During design planning 822, an overall floor plan for the chip is constructed and analyzed for timing and top-level routing. Example EDA software products from Synopsys, Inc. of Mountain View, Calif. that can be used at this stage include: Astro® and IC Compiler® products. During physical implementation 824, the placement (positioning of circuit elements) and routing (connection of the same) occurs. During analysis and extraction 826, the circuit function is verified at a transistor level, which permits refinement. During physical verification 828, the design is checked to ensure correctness for: manufacturing, electrical issues, lithographic issues, and circuitry. During resolution enhancement 830, geometric manipulations of the layout are performed to improve manufacturability of the design. During mask-data preparation 832, the ‘tape-out’ data for production of masks to produce finished chips is provided.

Embodiments of the present disclosure can be used during one or more of the above-described stages. Specifically, in some embodiments the present disclosure can be used in EDA software 812 that includes operations between design planning 822 and physical implementation 824.

FIG. 9 is a block diagram of a computing device 900 for performing designing operations associated with OTP memory devices. The computer device 900 may include, among other components, a processor 912, an input module 916, an output module 920, a memory 926 and a bus 927 for connecting these components. The processor 912 executes instructions stored in the memory 926. The input module 916 may include various devices for receiving user input, including keyboards and pointing devices (e.g., mouse and touch screen). The output module 920 includes a display device or interface device for communicating with the display device.

The memory 926 is a non-transitory computer readable storage medium storing, among others, library 930, electronic design automation (EDA) applications 934 and integrated circuit (IC) designs 936. The library 930 may include data on various circuit components, including instances of OTP memory device describe herein. The EDA applications 934 may include various software programs for designing ICs, including place and route tools, synthesis tools, and verification tools. The design processed by the EDA applications 934 may be stored in IC designs 936. The IC designs 936 may be an entire operational circuit or a part of a larger IC circuit.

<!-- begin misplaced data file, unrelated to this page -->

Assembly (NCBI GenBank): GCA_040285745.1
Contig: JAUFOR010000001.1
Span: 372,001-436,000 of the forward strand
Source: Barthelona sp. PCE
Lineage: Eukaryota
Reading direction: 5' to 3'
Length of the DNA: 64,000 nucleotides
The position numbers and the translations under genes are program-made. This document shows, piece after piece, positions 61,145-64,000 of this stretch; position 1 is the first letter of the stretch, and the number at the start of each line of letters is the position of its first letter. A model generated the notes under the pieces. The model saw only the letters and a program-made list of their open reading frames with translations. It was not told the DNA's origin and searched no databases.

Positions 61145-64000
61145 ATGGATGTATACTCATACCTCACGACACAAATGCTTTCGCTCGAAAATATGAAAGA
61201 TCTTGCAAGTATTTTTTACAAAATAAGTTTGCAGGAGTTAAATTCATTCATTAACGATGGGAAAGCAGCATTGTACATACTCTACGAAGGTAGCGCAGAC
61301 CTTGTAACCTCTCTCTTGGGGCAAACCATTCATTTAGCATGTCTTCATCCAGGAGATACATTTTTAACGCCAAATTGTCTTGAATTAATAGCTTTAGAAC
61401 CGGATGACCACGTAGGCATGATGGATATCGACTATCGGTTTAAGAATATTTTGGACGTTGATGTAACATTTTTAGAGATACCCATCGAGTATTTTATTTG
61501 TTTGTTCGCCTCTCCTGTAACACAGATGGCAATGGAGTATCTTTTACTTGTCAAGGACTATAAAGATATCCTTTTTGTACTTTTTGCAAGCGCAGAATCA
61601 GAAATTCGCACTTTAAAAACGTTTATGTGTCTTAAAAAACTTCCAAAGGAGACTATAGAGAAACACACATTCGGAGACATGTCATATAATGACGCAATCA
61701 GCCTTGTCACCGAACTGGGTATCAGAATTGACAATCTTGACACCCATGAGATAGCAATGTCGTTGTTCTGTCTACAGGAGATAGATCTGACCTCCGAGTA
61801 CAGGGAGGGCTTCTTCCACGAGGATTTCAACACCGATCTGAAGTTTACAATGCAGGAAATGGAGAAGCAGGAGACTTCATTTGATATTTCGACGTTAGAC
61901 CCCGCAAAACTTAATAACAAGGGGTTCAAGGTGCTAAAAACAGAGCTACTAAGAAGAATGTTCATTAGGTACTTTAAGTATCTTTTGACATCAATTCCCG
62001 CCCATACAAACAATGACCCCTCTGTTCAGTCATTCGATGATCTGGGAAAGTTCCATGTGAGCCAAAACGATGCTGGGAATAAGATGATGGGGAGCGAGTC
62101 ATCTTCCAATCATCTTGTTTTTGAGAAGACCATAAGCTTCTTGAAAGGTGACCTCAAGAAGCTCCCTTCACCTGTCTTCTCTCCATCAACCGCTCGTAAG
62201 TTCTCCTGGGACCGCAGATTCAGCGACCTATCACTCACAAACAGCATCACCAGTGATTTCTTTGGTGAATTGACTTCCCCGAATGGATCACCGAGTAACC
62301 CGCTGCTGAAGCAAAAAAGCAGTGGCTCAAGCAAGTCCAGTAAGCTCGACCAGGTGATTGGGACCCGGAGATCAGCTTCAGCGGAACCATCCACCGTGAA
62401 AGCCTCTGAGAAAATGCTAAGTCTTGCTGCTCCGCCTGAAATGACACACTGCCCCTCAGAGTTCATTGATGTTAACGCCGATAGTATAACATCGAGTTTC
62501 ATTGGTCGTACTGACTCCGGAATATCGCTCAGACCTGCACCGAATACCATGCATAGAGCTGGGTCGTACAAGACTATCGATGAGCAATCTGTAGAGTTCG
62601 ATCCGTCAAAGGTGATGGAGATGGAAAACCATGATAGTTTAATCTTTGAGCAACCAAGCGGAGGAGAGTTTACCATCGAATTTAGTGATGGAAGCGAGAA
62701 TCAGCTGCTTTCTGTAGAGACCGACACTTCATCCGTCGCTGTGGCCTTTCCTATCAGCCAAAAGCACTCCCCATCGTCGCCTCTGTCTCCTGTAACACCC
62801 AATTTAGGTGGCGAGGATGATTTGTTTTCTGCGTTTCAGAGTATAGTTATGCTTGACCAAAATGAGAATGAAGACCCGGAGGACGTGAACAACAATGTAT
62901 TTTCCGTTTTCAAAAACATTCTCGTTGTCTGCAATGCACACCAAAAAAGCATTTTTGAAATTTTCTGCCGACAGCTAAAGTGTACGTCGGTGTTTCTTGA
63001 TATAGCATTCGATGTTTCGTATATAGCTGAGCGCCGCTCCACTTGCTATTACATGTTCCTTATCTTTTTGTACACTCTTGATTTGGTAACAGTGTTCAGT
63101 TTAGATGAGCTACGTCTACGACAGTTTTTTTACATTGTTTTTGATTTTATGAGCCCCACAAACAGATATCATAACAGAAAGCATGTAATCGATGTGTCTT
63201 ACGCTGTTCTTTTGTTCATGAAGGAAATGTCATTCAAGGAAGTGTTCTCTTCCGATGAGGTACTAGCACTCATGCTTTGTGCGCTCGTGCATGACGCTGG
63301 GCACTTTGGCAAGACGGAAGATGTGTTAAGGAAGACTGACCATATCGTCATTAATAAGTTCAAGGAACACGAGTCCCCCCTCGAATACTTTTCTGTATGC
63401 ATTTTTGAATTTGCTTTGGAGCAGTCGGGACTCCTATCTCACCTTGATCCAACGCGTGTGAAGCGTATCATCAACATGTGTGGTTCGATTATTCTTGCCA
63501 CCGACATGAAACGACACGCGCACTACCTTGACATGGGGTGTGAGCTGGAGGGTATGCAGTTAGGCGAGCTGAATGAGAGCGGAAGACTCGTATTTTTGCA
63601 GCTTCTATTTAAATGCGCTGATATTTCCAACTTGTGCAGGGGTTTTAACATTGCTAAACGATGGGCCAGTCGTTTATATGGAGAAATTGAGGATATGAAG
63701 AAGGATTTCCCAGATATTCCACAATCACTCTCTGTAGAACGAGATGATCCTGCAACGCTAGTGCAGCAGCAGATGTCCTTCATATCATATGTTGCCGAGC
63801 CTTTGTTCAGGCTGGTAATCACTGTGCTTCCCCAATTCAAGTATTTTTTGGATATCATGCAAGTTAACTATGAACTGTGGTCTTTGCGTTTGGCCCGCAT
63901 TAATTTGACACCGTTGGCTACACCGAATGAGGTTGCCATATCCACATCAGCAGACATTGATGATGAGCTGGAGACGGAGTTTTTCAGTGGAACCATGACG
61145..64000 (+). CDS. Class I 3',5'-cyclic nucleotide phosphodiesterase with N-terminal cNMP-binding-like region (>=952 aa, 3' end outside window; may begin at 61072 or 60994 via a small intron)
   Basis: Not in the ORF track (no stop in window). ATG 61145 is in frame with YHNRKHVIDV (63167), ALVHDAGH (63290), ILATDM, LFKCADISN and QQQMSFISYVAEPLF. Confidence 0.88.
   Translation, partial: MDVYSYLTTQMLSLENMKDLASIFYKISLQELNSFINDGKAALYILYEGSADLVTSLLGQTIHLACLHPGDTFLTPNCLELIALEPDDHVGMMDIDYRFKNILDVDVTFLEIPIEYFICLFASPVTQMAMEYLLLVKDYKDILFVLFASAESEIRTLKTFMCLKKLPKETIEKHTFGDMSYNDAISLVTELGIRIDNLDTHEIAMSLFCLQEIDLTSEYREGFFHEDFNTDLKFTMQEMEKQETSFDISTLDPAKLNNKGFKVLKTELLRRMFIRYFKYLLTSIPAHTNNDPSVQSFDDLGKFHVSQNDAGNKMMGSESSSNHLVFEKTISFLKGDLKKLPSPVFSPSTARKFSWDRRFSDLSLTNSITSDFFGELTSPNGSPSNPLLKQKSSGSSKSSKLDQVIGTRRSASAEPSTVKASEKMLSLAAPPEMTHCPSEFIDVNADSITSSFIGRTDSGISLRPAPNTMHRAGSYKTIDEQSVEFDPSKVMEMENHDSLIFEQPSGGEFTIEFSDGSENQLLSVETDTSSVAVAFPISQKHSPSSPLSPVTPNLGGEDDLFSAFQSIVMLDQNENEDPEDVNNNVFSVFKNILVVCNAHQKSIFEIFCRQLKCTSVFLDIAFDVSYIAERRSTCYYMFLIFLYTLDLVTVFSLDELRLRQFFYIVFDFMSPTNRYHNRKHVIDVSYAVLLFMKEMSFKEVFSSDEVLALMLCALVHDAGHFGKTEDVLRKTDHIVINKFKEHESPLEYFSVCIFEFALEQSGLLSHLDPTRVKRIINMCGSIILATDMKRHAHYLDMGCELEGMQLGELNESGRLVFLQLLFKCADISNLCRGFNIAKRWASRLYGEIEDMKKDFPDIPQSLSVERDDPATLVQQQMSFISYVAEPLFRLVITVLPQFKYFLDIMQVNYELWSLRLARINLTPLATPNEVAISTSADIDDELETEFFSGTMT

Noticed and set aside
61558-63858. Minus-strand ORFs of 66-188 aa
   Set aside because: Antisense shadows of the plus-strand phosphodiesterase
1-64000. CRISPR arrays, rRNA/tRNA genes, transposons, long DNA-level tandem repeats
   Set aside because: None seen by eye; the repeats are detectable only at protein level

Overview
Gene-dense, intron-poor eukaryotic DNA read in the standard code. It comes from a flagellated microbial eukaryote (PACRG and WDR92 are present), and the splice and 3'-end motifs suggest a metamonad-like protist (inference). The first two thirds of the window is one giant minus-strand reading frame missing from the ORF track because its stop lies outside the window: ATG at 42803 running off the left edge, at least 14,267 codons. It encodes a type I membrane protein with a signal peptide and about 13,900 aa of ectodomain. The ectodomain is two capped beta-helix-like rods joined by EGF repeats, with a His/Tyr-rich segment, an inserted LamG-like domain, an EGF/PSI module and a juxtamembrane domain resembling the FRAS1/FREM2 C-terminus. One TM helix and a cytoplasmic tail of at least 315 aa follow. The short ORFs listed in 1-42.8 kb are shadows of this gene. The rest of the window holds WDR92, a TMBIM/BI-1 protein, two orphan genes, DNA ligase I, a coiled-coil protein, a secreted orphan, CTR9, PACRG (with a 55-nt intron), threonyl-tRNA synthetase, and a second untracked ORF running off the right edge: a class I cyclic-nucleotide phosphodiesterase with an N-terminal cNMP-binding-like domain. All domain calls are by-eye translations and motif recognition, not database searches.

Although the above embodiments were described primarily with reference to NMOS processes with n-doped sources, n-doped drains, p-doped wells and p-doped low doped regions, the polarity of the substrate and the devices can be reversed. That is, the embodiments described herein are equally applicable to PMOS devices as well as NMOS devices.

The bitcell has wide applicability. For example, the bitcell may be used as an alternative to expensive flash memory. Flash memory is expensive because it requires a number of additional process steps to create that are not part of the standard CMOS logic process and it adds a significant amount of heat. In contrast, the bitcell can be constructed using the existing CMOS logic process no additional process steps.

Upon reading this disclosure, a reader will appreciate still additional alternative structural and functional designs through the disclosed principles herein. Thus, while particular embodiments and applications have been illustrated and described, it is to be understood that the disclosed embodiments are not limited to the precise construction and components disclosed herein. Various modifications, changes and variations, which will be apparent to those skilled in the art, may be made in the arrangement, operation and details of the method and apparatus disclosed herein without departing from the spirit and scope defined in the appended claims.

Claims (12)

What is claimed is:
1. A one-time programmable memory device comprising:
a first doped region of a first polarity and a first doping concentration in a semiconductor substrate;
a second doped region of the first polarity in the semiconductor substrate, the second region having a second doping concentration that is higher than the first doping concentration;
a drain region of a second polarity that is opposite the first polarity in the semiconductor substrate, the drain region positioned over the first doped region;
a source region of the second polarity in the semiconductor substrate, the source region positioned over the second doped region;
a select device above the semiconductor substrate, the select device configured to form a channel in a channel region of the semiconductor substrate between the source region and the drain region, a first portion of the select device positioned over the first doped region and a second portion of the select device positioned over the second doped region; and
an anti-fuse device positioned above the second doped region and positioned at least in part above a portion of the source region.